By Evan Bursinger
The Southern Museum of Civil War and Locomotive History offered an educational event for the Kennesaw area on February 25, to help teach people in the community the stories of the oppressed.
The Southern Museum, a Smithsonian associate, held an event on Saturday, February 25, to celebrate Black History Month. The celebration was aimed at informing the public of African-American history, or more specifically the ways in which Black Americans have contributed to the foundation of the country, especially during the years of domestic conflict known as the Civil War.
Many of these contributions from the past have remained unheard in the public consciousness, either being censored or ignored by those in charge of spreading the word. These occurrences were highlighted by the people in charge of the event.
“We’re hoping to help spread messages of those who may have been silenced through history,” said Josh Trower, one of the speakers, and descendant of an African American soldier who fought in the Civil War. “We want to tell the full story of the South.”
Trower is the education program coordinator of the Southern Museum and was the main driving force in putting the event together for the community. He often helps run tours through the museum, educational field trip experiences for younger children, and other various community events throughout the year.
The event had a large emphasis on fun hands-on activities for children within the Kennesaw community. One of the events aimed at the kids attending was a quilt-making activity. This activity focused on the common pastime of African-American artist Harriet Powers, a woman born into slavery in the rural northeast of Georgia.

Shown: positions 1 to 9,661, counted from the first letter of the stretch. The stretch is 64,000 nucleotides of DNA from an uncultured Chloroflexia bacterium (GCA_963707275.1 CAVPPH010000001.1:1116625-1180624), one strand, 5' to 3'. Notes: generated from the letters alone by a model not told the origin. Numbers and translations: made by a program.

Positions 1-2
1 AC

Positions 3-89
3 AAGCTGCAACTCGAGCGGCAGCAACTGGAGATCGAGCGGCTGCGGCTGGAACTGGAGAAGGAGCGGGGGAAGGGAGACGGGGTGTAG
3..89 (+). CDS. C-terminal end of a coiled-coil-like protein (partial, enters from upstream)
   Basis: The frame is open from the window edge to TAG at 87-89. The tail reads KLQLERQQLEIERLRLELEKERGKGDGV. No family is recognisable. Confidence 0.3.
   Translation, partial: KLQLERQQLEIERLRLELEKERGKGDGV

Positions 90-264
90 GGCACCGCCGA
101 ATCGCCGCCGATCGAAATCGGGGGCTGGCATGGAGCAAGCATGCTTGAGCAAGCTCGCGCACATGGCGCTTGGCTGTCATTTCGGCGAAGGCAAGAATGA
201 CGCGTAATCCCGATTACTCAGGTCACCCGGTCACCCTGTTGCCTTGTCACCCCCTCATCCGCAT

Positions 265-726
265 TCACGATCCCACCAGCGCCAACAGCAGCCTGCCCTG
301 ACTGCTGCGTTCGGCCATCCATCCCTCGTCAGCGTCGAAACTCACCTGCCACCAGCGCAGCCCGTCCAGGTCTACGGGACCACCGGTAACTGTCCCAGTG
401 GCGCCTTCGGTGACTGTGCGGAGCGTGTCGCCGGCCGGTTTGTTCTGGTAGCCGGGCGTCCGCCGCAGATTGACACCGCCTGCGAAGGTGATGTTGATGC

She was known for her unique techniques of storytelling through her quilt designs, using methods commonly seen in West Africa. According to a handout given to guests of the museum day of the event, Powers now has two quilts on display in museums, one in the Smithsonian’s National Museum of American History and another one at the Museum of Fine Arts in Boston.
One of the most popular parts of the event was the hourly musket firing outside the entrance to the museum. In the front area of the property, there stood two African-American men, dressed in replica Civil War Union soldier uniforms, and armed with replica muskets. At the end of every hour, the two reenactors would show off the methods used by soldiers during the Civil War in firing their weapons, a very long and tedious task.
Trower is pictured on the left, firing his replica musket alongside James Hayes, a long-time Civil War reenactor throughout the southeast who has been involved in the activity since 1989. The two of them hope to spread awareness of the impact African-Americans had on the Civil War. “By the end of the war, African-Americans made up 10 percent of the union army,” Hayes said. “African-Americans helped turn the tide of the war in favor of the union.”
Reenactors Trower and Hayes were set up by a replica of a Civil War soldier camp as well, where they demonstrated and explained to curious children the ways soldiers used to survive while gone from home to aid in the fight.
Other activities at the event included a railroad track worker activity, an electrical circuit experiments activity, and an activity about the 6888th Postal Battalion.
“Turnout has been great,” said Operations Manager John Sexton. “It’s always good to hold events like this for the community.”
Entry into the Southern Museum’s various events is included with general admission, according to the museum’s official site, free for children ages 2 and under, $5 for children ages 3-17, $5 for active-duty military or students with ID, $10 for adults, and $8 for Seniors ages 65 and older. A couple of events to look out for are the museum’s mommy & me activity event on May 4, French gratitude train celebration on May 6, and Civil War history day on June 10, 2023.
Evan Bursinger is a 3rd year Journalism major at Kennesaw State University. He enjoys spending time with his friends in the school’s marching band and blogging about any form of art that catches his attention.